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© 2021 Raeford-Hoke Museum. All Rights Reserved
and Parker-Ray House
The Raeford-Hoke Museum is proud to have two Colonial homes on the grounds. The McLauchlin-McFadyen House is a neoclassical revival design with 6000 square feet of heated space filled with many area antiques.
The Parker-Ray House was built in 1899 and relocated from Fayetteville Road after having been donated by Richard Neely and Suzanne Neely Bridges. The house has been renovated to early 1900s style
111 South Highland Street | Raeford, NC 28376 | 910-875-2279
The mission of the Raeford-Hoke Museum is to preserve the history, culture, and artifacts of the local area. We also seek to increase public awareness of the heritage of Hoke County and the surrounding towns, through preservation, documentation, and display of historical artifacts and information.
The McLauchlin-McFadyen house, nestled on a five-acre, tree-lined lot was built in 1905. It opened to the public as a museum in 2002 and over the years has expanded to included 1921 fire truck, emergency and agricultural equipment, a building filled with antique dolls, a one-room schoolhouse, a smokehouse, and a country store. At the rear of the property rests the Parker-Ray House, a wonderful two-story home renovated to its early 1900s glory. The Raeford-Hoke Museum buildings are packed with historical artifacts, photographs, and even an expansive collection of genealogical records. The museum property is located in the town of Raeford, North Carolina, which is one of the most intact railroad towns in south-central, North Carolina containing a mix of commercial buildings and homes displaying a style reminiscent of the prospering town from the 1910s-1920s.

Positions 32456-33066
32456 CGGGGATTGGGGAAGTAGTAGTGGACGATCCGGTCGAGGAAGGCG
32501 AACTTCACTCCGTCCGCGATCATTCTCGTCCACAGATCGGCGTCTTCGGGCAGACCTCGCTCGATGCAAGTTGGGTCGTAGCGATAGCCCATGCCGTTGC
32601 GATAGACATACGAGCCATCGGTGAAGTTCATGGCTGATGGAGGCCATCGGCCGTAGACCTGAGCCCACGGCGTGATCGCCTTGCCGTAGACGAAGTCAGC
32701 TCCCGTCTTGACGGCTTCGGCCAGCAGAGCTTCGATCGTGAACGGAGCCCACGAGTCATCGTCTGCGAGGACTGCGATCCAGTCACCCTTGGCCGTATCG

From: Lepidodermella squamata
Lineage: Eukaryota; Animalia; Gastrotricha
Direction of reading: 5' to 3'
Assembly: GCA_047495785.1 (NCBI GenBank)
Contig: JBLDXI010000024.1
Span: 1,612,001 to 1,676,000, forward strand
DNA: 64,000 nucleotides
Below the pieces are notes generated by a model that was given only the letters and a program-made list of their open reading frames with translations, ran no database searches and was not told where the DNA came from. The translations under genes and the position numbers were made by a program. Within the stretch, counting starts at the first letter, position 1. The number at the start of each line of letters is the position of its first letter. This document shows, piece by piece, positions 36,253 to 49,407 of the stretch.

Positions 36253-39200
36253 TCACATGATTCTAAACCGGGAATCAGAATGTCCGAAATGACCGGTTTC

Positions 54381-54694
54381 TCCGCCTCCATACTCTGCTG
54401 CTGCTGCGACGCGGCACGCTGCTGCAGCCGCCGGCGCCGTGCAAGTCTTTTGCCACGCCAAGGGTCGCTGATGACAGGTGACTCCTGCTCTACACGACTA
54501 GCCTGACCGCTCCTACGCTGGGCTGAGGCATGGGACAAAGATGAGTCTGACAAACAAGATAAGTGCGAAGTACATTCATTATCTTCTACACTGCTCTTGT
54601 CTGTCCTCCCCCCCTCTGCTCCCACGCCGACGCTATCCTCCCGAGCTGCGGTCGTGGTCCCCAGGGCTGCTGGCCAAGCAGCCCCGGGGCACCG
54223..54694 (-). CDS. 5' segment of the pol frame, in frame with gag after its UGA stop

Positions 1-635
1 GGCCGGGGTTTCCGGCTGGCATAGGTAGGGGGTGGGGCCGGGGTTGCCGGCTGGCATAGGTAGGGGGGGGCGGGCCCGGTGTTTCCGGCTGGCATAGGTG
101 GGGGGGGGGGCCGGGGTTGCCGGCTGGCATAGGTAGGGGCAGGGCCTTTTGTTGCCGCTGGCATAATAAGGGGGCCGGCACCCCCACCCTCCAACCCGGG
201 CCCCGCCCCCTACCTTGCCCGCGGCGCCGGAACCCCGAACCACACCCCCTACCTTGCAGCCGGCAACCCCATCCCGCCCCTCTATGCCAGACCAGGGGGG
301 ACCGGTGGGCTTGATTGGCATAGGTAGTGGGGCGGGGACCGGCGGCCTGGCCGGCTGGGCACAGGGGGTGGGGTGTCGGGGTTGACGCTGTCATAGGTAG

The Raeford-Hoke Museum and the Parker-Ray House are available for rental. Please see the "rental" page for more information.
Museum Director: Delia McNeil (email@example.com)
Monday and Tuesday 10:00 AM to 2:00 PM
Saturday 2:00 PM to 4:00PM
Sunday 2:00 PM until 4:00PM
Tours: Groups of 10 or more who would like a private tour, please call or email for arrangements.
Admission: There is no charge to visit the museum but donations are greatly appreciated.